British rule in Jamaica lasted over 300 years – and revolts against its brutal plantation system helped bring an end to slavery across the Empire…
Seized from Spain in 1655 when Oliver Cromwell was Lord Protector, Jamaica was of little economic value at first. Cromwell increased the island’s European population slowly with indentured servants and prisoners and the economy grew to depend on slavery.
With the Treaty of Madrid in 1670 Spain gave up its claims to the island and this was an incentive to planting and settlement, and led to an increase in the supply of slaves from Africa. This resulted in more protection and military support for the planters against foreign competition.
In the mid-seventeenth century, competition from the North American colonies had depressed the prices of cotton and tobacco so local growers had switched to sugarcane. Jamaica and other Caribbean economies boomed to supply the wealthy British, who used sugar in cakes and to sweeten tea.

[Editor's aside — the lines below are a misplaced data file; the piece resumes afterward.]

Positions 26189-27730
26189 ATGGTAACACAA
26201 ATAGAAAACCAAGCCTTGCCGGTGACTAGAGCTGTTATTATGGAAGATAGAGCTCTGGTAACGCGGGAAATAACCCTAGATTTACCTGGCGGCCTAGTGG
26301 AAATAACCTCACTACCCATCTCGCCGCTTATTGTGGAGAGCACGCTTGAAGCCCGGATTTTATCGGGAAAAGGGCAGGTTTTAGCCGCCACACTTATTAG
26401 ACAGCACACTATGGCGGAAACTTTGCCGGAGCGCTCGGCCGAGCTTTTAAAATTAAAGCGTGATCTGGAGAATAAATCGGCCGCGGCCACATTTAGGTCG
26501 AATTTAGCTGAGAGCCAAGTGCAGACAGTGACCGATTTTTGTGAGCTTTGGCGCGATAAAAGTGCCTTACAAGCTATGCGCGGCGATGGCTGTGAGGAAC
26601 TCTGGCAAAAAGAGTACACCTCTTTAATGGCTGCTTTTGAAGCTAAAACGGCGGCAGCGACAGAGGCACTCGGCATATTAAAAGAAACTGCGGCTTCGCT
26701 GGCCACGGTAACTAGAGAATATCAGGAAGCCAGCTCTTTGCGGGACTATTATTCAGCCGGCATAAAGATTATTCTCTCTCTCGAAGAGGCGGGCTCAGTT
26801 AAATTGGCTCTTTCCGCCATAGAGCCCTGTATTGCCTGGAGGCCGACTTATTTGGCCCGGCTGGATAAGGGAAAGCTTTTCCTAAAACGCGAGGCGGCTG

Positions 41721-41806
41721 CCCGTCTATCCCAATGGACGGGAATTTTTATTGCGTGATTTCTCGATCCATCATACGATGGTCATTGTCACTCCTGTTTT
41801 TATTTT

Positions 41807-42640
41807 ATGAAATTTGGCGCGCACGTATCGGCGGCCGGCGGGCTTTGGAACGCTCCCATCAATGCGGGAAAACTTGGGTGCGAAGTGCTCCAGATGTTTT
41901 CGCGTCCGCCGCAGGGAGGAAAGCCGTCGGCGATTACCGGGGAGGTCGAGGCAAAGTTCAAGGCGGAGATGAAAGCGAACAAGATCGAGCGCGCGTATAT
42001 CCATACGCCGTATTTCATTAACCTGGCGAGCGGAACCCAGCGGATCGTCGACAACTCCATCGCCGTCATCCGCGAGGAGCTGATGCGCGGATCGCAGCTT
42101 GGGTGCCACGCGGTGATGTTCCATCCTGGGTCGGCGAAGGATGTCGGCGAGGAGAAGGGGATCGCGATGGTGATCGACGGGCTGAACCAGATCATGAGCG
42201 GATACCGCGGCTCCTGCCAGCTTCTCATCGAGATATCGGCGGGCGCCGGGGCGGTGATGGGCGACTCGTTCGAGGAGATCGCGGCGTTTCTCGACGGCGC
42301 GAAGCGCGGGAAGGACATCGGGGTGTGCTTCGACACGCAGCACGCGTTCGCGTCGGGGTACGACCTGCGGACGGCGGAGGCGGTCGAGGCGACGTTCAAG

The number of slaves was low at first. It did not grow significantly until well into the 18th century as the sugar monoculture and slave-worked plantation society spread across Jamaica. Slavery existed from the beginning of British rule, and had been practised by the Spanish beforehand. By 1800 there were 300,000 enslaved people in Jamaica.
The sugar industry was labour-intensive. In all, the British brought hundreds of thousands of enslaved Africans to Jamaica. It was a brutal period. Slave owners subjected slaves to many atrocities, prompting often violent resistance. Many died in pursuit of freedom. Others died from poor conditions – for example unstable food supplies during 1780–87 caused the death through starvation of 15,000 slaves.